UK - Uncertainty surrounding a hung parliament will have a negative effect on scheme investments but could help reduce liabilities, independent consultant Ros Altmann said.
Altmann (pictured) said a hung parliament would force asset prices lower.
But she added that, despite falling asset prices, rising gilt yields were positive for schemes as they would help reduce liabilities, as bond yields are used to calculate scheme valuations.
However, she also said schemes would also be affected by changes in the equity markets.
She said the markets were in "never never" land before the election.
Altmann explained that, despite polls indicating a hung parliament, the market had priced-in a small Tory victory - a victory which clearly has not taken place.
She said: "The focus on sterling will be next. Gilt yields are far too low. We've got a massive budget deficit, but there is the potential the government, maybe even via Solvency II, will put pension funds and insurers in a position where they actually have to buy more gilts."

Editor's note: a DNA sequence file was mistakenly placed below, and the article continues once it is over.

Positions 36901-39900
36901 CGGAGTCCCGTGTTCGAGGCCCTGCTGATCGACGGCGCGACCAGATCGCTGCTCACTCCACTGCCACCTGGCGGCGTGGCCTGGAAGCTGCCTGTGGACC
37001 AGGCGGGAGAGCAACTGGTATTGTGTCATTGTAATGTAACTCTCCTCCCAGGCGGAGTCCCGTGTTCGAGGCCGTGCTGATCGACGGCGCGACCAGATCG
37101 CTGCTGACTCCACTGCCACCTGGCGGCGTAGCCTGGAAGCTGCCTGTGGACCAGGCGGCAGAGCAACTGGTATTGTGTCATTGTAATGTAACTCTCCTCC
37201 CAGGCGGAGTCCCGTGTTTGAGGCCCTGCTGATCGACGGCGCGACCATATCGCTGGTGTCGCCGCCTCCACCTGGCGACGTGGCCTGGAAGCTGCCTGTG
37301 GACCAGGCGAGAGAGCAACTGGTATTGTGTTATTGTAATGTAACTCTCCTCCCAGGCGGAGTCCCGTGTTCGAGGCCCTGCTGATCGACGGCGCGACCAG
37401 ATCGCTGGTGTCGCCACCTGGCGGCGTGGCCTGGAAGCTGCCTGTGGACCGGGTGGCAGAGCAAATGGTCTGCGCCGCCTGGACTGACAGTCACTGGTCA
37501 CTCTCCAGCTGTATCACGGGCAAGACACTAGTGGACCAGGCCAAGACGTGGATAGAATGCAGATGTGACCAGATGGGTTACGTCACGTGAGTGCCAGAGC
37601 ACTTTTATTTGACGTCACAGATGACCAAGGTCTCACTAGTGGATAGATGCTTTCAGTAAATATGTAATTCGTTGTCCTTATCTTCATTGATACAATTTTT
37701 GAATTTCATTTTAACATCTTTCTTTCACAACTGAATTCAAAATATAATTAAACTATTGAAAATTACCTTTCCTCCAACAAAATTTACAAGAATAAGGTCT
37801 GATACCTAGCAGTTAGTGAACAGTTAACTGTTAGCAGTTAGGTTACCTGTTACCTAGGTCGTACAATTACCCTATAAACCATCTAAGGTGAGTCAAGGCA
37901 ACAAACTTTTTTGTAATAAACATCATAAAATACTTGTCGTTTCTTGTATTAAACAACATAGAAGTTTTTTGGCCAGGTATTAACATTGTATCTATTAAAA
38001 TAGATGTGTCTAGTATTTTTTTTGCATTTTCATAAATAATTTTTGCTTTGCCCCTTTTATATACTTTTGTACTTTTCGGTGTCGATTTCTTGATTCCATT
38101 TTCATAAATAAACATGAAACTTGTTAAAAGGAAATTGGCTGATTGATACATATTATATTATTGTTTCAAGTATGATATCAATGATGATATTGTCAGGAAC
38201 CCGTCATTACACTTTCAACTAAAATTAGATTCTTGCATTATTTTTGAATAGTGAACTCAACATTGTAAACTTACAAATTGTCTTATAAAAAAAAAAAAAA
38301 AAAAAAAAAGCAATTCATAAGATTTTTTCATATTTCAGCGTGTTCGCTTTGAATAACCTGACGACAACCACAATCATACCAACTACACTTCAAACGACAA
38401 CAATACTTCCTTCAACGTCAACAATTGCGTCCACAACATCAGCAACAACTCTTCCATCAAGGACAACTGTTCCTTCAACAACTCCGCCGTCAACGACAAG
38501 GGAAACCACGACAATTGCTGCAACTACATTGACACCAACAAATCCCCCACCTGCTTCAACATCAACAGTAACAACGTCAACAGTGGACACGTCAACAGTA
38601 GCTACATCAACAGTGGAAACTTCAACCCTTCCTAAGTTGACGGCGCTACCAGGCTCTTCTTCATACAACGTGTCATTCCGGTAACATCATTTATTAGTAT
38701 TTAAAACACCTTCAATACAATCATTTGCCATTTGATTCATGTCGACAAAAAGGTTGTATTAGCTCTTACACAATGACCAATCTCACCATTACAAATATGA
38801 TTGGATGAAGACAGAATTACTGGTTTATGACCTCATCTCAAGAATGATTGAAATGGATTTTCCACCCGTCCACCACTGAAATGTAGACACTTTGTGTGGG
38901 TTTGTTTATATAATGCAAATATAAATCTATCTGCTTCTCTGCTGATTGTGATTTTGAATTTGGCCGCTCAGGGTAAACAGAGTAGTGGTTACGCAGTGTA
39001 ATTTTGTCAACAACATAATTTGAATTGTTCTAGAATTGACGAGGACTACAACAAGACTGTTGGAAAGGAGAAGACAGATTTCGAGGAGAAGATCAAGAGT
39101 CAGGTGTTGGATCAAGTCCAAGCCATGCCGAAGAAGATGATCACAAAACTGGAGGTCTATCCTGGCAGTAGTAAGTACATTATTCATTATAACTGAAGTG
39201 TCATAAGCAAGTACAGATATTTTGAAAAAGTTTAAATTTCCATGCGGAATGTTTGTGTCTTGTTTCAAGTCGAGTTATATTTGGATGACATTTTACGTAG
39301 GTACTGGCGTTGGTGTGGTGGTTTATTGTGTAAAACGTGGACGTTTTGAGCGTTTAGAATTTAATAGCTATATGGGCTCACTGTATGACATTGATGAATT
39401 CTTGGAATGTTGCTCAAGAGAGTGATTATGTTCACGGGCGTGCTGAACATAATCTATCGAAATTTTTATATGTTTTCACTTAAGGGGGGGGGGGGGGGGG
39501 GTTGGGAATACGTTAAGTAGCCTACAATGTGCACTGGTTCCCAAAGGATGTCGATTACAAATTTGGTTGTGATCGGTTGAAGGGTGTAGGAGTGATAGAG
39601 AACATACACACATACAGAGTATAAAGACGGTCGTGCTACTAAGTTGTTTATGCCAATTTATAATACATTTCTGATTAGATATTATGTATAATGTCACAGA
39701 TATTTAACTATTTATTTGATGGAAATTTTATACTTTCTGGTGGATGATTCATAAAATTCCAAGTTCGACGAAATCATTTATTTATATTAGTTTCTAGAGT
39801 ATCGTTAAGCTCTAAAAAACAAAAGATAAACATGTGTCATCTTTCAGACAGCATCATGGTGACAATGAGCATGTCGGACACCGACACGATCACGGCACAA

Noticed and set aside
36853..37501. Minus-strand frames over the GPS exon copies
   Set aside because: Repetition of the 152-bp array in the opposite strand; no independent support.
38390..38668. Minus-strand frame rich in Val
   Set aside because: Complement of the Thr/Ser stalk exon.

She added: "My prediction is sterling will fall and high quality corporate bonds will perhaps end up yielding less than gilts, because the credit rating of strong multi-national companies is probably better than that of a weak UK government."
Enhanced powers for The Pensions Regulator (TPR) to prosecute and fine company directors who "wilfully or recklessly" put their defined benefit (DB) pension scheme at risk will be hard to enforce, commentators say.
Melrose has pledged to contribute up to £1bn to GKN's pension schemes as part of a final offer to acquire the engineering business.
Existing master trusts will be forced to pay £41,000 when applying for authorisation under the upcoming regime, the government has confirmed.
UPDATE 2 - DWP publishes DB white paper: Stronger powers for TPR, DB chair statements to be introduced
The Pensions Regulator (TPR) will be given the power to fine company bosses who deliberately puts their defined benefit (DB) schemes at risk, the government has confirmed.